Shipbroking is renowned for its highly competitive, often fast-paced business environment which is still, and has largely been, male-dominated.

Today, more women are starting to enter the sector.

But will they find it a welcoming place to work? Will there be other females in leadership positions who will demonstrate career paths they can take? And what are companies doing to encourage them into the business and improve their working environments?

TradeWinds asked 15 large shipbrokers working in different countries a set of questions to set the scene on the number of women, and specifically female brokers in their organisations, and the initiatives they are taking.

Not all responded. Some of the nine that did gave full and detailed responses, while others provided more minimal replies, but all included positive quotes on their intentions.

TradeWinds also collected responses from women shipbrokers on their experiences in the sector, both directly and via an anonymous survey, and the responses form a separate article.

Figures for the number of women working in shipbroking are not easy to determine.

The Institute of Chartered Shipbrokers admitted it does not have any but does hope to have some clearer breakdown by gender later this year, although it was unclear how globally representative this might be and whether it would release these figures publicly.

The breakdown

To give a flavour from some of those who have provided figures, Clarksons employs 584 women across all segments and locations, out of over 2,000 employees, with 244 working in “global broking”.

BRS employs 144 women representing 34% of its workforce across its global offices, with 37 of them working as shipbrokers. The broker flagged up that women account for 63% of employees in its Bogota, Colombia, office, and 51% of those in its Athens business and represent 46% and 43% of those in its offices in Shanghai and Beijing, respectively.

Singapore-headquartered Eastport Maritime records that 61 of its 145 employees are female, or 42%, with nine working as shipbrokers.

SSY lists 138 women on its staff including 41 working as brokers. The company noted that the bulk of these — 28 — are employed in Asia, with 11 in Europe and two in the US.

SSY said 28 of its 41 female shipbrokers are working at its Asia-based offices. Photo: SSY

Gibson Shipbrokers employs 39 women, with nine working as brokers split almost evenly between London and Asia.

Braemar said it has 107 female staff including 18 shipbrokers, seven of whom are trainees.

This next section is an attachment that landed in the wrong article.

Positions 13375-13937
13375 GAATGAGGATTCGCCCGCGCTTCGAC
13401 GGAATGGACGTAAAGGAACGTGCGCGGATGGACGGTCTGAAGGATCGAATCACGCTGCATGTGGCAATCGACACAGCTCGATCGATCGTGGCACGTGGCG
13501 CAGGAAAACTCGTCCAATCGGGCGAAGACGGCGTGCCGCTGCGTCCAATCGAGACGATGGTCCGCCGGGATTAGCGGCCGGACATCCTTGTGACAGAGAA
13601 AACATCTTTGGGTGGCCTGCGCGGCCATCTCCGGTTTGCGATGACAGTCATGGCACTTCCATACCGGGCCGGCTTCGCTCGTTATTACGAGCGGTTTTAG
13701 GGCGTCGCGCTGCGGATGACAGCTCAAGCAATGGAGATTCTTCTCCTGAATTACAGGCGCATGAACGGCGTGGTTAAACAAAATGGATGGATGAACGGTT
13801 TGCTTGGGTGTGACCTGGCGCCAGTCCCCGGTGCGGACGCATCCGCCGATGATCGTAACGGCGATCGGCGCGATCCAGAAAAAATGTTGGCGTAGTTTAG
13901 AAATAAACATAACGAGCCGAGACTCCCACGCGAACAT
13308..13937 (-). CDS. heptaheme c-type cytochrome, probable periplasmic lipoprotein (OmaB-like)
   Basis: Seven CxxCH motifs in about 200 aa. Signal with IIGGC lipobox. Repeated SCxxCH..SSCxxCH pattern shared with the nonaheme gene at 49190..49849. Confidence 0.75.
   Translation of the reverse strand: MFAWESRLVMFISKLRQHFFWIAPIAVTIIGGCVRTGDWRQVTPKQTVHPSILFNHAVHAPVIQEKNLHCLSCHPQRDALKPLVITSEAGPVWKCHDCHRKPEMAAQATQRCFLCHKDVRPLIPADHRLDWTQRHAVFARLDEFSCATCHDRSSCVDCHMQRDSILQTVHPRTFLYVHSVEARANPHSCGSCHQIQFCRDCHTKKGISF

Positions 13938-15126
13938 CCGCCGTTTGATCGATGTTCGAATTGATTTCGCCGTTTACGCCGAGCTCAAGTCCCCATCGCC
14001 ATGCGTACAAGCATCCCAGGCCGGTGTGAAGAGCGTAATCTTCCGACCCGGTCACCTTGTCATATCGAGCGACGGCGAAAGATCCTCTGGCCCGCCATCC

Fearnleys chief executive Marius Hermansen said: “We have 80 talented women contributing globally … It’s noteworthy that some of our top-performing brokers are women.”

Poten & Partners simply said that 25% of its staff are women, while Ifchor Galbraiths detailed that they make up 30% of its workforce.

Women in leadership

Shipbrokers have women in leadership positions across their teams and several were keen to speak about them.

Many named their heads of HR as female.

Clarksons said women occupy senior executive leadership roles including group general counsel and group company secretary, adding that it has a “significant number” of female divisional directors, directors and managing directors.

BRS named its head of compliance, marketing, tanker operations and ship finance as female.

The company said its head of tankers operations, who has more than two decades of experience in the maritime industry, was recently given “space to grow, actively participate in decision-making processes and contribute to the company’s forward momentum”.

Women are needed in leadership positions in the broking world to give those entering the business role models and career paths to aspire to. Photo: SSY

Gibson said it is proud that one of the company’s senior brokers, Annie Vernon, was elected as the first female chair of the London Tanker Brokers Panel and Worldscale Association.

Last year, the company appointed its first female board member, with Julie Downman becoming finance director.

Nurturing future talent

Three companies mentioned their trainee and internship programmes.

Clarksons said its 2023 class entering the company’s global trainee broker programme was 39% women, adding this demonstrated its commitment to building the diversity of its workforce.

Fearnleys has a summer internship programme, which it said is “the single most important point for female recruitment”.